Venom metering by juvenile prairie rattlesnakes, Crotalus v. viridis : effects of prey size and experience

  title={Venom metering by juvenile prairie rattlesnakes,
 Crotalus v. viridis
 : effects of prey size and experience},
  author={William K. Hayes},
  journal={Animal Behaviour},
  • W. Hayes
  • Published 1 July 1995
  • Biology
  • Animal Behaviour
Despite contradictory evidence, it is widely believed that venomous snakes carefully control, or 'meter', the quantities of venom expended when feeding upon rodent prey. The major purpose of this study was to clarify experimentally whether juvenile prairie rattlesnakes inject more venom into larger mice than smaller mice. The subjects (N=7) were videotaped as they struck at small, medium and large mice in each of two separate trials. The quantity of venom expended was measured by enzyme-linked… 

Figures and Tables from this paper

Northern Pacific Rattlesnakes (Crotalus viridis oreganus) Meter Venom When Feeding on Prey of Different Sizes

Slow-motion videotape analyses indicated that behavioral aspects of striking were similar for medium and large snakes and did not differ between size classes of prey, and no behavioral aspect of striking was correlated with the quantity of venom expended.

Metabolic cost of venom replenishment by Prairie Rattlesnakes (Crotalus viridis viridis).

Venom Expelled by Cottonmouths (Agkistrodon Piscivorus) Across Different Prey Sizes, Prey Taxa, and Snake Body Temperatures

Cottonmouths modify foraging behavior to compensate for both venom resistance in ectothermic prey and decreased performance at lower temperatures, consistent with a thermal constraint on envenomation performance at higher operant temperatures.

Quantifying the venom dose of the spider Cupiennius salei using monoclonal antibodies.

Mechanisms controlling venom expulsion in the western diamondback rattlesnake, Crotalus atrox.

  • B. YoungK. Kardong
  • Biology
    Journal of experimental zoology. Part A, Ecological genetics and physiology
  • 2007
Experimental techniques suggest that variation in these two aspects of the venom delivery system--both in terms of magnitude and temporal patterning--explain most of the observed variation in venom injection.

Factors Influencing Venom Expenditure During Defensive Bites by Cottonmouths (AGKISTRODON PISCIVORUS) and Rattlesnakes (CROTALUS VIRIDIS, CROTALUS ATROX)

It appears that snakes have the intrinsic ability to meter their venom, allocating more during defensive bites and less during predatory bites.

Behavioral and physiological ecology of scorpion venom expenditure: Stinging, spraying, and venom regeneration

The functional aspects of venom from a behavioral perspective are reviewed to develop a comprehensive understanding of the behavioral ecology of venom.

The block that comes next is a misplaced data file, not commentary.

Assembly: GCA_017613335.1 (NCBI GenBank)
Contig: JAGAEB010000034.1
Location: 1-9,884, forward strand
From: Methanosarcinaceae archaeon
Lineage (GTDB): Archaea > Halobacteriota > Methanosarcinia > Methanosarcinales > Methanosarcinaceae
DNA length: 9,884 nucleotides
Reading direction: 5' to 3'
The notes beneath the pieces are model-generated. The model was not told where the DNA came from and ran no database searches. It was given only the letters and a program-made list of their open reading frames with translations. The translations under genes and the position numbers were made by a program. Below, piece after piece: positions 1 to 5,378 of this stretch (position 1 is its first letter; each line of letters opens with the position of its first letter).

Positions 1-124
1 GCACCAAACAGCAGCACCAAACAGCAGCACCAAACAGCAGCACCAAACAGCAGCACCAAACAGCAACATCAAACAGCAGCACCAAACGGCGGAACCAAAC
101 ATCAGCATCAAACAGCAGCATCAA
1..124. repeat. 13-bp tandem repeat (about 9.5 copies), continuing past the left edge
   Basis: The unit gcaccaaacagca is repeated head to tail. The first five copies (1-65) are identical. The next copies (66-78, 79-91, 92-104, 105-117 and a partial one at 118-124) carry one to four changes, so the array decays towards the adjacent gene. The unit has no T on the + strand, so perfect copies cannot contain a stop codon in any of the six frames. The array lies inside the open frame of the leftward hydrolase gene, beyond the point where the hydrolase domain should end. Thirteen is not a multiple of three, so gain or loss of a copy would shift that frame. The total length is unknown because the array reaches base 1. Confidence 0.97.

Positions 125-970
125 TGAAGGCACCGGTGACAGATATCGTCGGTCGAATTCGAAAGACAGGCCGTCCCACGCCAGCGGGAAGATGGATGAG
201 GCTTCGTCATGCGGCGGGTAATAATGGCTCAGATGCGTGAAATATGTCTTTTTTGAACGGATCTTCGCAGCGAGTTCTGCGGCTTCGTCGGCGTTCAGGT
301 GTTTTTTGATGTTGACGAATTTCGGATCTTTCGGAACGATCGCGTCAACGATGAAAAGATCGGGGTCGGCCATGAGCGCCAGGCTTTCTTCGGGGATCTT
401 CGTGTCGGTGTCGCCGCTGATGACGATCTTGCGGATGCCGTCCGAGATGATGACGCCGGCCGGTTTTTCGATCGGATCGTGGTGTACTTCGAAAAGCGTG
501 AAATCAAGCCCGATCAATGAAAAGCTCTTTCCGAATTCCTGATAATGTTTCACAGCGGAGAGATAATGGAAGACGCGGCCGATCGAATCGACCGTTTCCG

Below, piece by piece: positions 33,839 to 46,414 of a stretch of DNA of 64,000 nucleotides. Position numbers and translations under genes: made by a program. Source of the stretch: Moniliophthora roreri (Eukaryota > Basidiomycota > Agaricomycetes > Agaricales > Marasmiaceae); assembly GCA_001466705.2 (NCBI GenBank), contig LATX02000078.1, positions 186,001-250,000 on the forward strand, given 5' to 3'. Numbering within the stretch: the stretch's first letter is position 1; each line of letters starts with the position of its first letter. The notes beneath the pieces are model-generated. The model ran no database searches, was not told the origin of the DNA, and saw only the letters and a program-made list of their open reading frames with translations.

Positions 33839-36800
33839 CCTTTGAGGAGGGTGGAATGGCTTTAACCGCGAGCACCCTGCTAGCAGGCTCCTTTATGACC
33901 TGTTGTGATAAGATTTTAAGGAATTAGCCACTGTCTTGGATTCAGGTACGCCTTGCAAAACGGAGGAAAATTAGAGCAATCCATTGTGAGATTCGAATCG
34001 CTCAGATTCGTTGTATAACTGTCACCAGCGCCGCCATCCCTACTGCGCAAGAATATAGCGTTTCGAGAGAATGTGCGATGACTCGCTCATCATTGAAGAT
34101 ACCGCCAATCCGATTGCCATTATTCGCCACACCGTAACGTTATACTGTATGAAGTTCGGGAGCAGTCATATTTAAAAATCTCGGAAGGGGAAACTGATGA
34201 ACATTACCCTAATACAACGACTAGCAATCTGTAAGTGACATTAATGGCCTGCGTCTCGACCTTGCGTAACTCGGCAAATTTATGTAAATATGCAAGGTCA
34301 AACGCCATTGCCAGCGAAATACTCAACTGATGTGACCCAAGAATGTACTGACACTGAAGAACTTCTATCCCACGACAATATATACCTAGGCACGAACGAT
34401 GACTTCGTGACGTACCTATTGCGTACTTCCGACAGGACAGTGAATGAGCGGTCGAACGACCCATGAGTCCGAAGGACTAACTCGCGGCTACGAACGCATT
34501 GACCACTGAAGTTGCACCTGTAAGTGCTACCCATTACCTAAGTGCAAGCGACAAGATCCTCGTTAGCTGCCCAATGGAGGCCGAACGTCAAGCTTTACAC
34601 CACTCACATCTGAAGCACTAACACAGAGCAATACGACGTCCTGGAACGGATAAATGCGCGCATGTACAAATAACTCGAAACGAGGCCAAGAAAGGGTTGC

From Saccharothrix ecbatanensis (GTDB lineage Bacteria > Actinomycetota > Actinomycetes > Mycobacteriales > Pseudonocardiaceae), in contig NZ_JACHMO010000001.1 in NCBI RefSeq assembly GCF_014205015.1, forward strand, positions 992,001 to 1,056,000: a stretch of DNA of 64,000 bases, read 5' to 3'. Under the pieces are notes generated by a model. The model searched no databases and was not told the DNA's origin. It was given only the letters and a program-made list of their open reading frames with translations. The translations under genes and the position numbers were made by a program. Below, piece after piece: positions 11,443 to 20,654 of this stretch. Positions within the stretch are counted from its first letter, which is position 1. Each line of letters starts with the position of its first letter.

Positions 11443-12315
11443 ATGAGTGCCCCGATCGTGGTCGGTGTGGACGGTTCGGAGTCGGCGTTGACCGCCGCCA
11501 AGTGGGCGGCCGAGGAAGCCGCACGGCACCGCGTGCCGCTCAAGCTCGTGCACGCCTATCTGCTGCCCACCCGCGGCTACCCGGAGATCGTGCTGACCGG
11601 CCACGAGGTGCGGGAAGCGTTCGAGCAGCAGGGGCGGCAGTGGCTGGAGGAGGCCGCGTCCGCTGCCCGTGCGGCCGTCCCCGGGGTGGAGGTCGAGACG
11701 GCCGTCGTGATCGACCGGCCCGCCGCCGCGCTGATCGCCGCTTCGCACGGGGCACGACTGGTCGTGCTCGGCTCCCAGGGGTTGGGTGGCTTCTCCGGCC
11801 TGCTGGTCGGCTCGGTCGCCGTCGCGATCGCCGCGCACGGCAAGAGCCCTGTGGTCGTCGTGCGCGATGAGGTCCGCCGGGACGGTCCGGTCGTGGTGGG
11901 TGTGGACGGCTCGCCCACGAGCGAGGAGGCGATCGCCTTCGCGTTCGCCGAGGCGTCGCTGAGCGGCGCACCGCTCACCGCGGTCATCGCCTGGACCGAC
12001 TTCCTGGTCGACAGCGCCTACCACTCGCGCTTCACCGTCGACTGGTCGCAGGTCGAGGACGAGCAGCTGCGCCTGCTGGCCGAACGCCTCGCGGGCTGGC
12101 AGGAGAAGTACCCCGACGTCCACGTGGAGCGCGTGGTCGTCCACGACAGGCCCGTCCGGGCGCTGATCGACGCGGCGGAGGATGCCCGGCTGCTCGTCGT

Venom physiology and composition in a litter of Common Death Adders (Acanthophis antarcticus) and their parents.

Sensationalistic journalism and tales of snakebite: are rattlesnakes rapidly evolving more toxic venom?

Costs of venom production in the common death adder (Acanthophis antarcticus).



Factors associated with the mass of venom expended by prairie rattlesnakes (Crotalus v. viridis) feeding on mice.

  • W. Hayes
  • Biology
    Toxicon : official journal of the International Society on Toxinology
  • 1992

The effect of rattlesnake venom on digestion of prey.

The quantities of venom injected into prey of different size by Vipera palaestinae in a single bite.

The size of the prey does not necessarily influence the amount of venom injected by the snake, and in three snakes the mice received three to ten times more than the rats, while in two snakes there was no difference between the amounts injected into either prey.

Venom ontogeny in the Pacific rattlesnakes Crotalus viridis helleri and C. v. oreganus

Analysis of gut contents of museum specimens showed that lizards constitute a major fraction of prey taken by juvenile rattlesnakes, aiding in the digestion of prey in a thermally variable environment, which facilitates efficient handling of lizards and young rodents.

The mass of venom injected by two elapidae: the taipan (Oxyuranus scutellatus) and the Australian tiger snake (Notechis scutatus).

Feeding ecology of the rattlesnake, Crotalus viridis oreganus, in Northern Idaho

The major objectives of this segment of the long term study of Crotalus viridis were to determine the food habits, degree of specialization, and ontogenetic shifts in the food of C. v. oreganus.

Further studies on the mass of venom injected by Elapid snakes.


Body weight stability and higher survival of gravid females (compared to non-gravid females) suggest that their sedentary lifestyle minimizes weight loss during gestation and lessens the risks to predation.

Ontogeny of Fish Capture and Ingestion in Four Species of Garter Snakes (Thamnophis)

Feeding patterns were quite similar across species following a general sequence of capturing fish, maneuvering the jaws to either the head or tail of the fish, and swallowing it, and similarities were also found between T. butleri and T. radix which are believed to be taxonomically related.

Prey-handling and envenomation strategies of prairie rattlesnakes (Crotalus v. viridis) feeding on mice and sparrows

Although rattlesnakes are opportunistic feeders, mice and other small rodents comprise the bulk of the diet of many species, and snakes also feed on birds, but to a lesser extent.